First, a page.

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  Bookends: Dan Davidson

The Thief of Always

Reviewed: January 6, 2003
By: Clive Barker
Publisher: Harper Trophy
224 Pages, $5.99

There’s been so much fuss about Clive Barker’s recent excursion into children’s lit, an reportedly terrific book called Abarart, that many have forgotten it was not his first foray into this genre.

The Thief of Always is a clever little morality tale about the tragedy of wasted time, which begins with this marvellous paragraph:

“The great grey beast February had eaten Harvey Swick alive. Here he was, buried in the belly of that smothering month, wondering if he would ever find his way out through the cold coils that lay between here and Easter.” I read that and I was hooked.

We’ve all been there. Some of us have ventured Harvey’s solution and wished the time away. A few of us would, I hope, be smart enough to reject the sugar coated offer made by the goblin-like Rictus when he flew in through Harvey’s window that night.

Harvey hadn’t read Pinocchio (or even watched the Disney film) or he would have know that offers of life in places like Pleasure Island always have a catch to them. Rictus offers Holiday House, a place where every quarter of the day is a different season and every meal a seasonal holiday. A place where a 10 year old boy can always find fun, and gifts, and no responsibilities.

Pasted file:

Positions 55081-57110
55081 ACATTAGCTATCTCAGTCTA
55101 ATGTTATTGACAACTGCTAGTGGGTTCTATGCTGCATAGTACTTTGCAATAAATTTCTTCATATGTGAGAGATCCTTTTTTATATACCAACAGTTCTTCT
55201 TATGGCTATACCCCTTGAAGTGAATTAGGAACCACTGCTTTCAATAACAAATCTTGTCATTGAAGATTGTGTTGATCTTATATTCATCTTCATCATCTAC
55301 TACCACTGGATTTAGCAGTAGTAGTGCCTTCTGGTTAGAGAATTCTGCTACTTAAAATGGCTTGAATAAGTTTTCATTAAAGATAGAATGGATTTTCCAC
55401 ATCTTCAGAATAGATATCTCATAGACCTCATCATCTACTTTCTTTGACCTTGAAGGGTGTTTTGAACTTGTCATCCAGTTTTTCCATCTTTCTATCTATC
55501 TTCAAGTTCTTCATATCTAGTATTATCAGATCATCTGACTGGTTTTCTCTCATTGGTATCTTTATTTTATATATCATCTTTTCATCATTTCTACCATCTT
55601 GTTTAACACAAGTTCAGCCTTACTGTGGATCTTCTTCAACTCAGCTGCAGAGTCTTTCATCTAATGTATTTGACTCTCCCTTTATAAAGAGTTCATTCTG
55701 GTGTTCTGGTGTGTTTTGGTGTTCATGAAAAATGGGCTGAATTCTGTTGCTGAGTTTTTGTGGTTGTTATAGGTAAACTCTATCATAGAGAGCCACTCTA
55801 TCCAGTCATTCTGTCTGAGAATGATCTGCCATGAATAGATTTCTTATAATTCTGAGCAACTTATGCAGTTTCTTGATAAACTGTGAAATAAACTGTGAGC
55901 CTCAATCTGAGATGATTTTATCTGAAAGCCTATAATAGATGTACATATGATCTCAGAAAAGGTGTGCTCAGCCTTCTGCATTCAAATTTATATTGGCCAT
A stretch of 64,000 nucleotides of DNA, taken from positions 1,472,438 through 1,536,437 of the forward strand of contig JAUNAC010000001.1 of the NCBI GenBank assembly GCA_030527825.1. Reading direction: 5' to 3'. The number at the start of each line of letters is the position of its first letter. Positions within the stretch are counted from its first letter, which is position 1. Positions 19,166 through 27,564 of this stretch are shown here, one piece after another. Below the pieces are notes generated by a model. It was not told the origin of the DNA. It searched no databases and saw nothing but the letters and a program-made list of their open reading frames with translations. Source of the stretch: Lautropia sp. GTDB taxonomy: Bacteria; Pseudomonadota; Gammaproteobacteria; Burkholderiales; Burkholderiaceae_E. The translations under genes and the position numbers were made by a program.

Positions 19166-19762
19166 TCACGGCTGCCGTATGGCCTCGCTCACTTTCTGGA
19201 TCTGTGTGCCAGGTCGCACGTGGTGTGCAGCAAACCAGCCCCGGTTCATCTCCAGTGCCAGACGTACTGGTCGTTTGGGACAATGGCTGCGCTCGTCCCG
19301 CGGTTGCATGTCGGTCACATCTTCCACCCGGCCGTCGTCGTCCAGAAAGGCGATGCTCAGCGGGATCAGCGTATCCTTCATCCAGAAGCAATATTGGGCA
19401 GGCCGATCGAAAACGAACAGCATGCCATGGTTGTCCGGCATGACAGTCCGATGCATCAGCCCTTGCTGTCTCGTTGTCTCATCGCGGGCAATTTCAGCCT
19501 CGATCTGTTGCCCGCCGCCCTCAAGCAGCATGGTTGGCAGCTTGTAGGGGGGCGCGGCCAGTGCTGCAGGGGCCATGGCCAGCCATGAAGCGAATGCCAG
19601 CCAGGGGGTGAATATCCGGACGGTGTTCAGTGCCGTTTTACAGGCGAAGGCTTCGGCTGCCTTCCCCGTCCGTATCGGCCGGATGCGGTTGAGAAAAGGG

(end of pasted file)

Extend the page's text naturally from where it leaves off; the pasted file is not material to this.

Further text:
The catch? Well, too much of a good thing is TOO MUCH of a good thing after all, and those who have had too much tend to become pretty cold fish after awhile. Besides, the way the mysterious Mr. Hood manages this trick is to subtract from life all the boring moments you don’t want. Not that you age faster. At Holiday House you don’t age at all, even you do get stale in your soul, but the real world does.

When Harvey wakes up to the trick in the middle of the story and tries to escape he succeeds, only to find that his month long holiday has been 30 years. Then he and Wendell have to go back and find a way to reclaim their stolen years. It’s quite a battle.

This was fairly new territory for Barker in 1992 when it first appeared. He made his name with the six volume Books of Blood, moved on to a run of adult horror novels with pretty grim titles and story lines, and was also responsible for such movies as the Hellraiser trilogy, Candyman and Lord of Illusions. Some of these stories deal with the sort of redemption themes that are at the core of The Thief of Always, but readers and viewers had to wade through buckets of blood to get to them.

This book has been optioned for a movie adaptation about four times now, in every form from animation to computer generated film and live action. It seems to get hung up at the script level, though there’s a strong rumour that Nelvana actually completed a version that it refuses to release. The last information I can find on its progress comes from two years ago when it was with Disney, but the Harry Potter and Rings successes are bound to make someone take another look at it soon.

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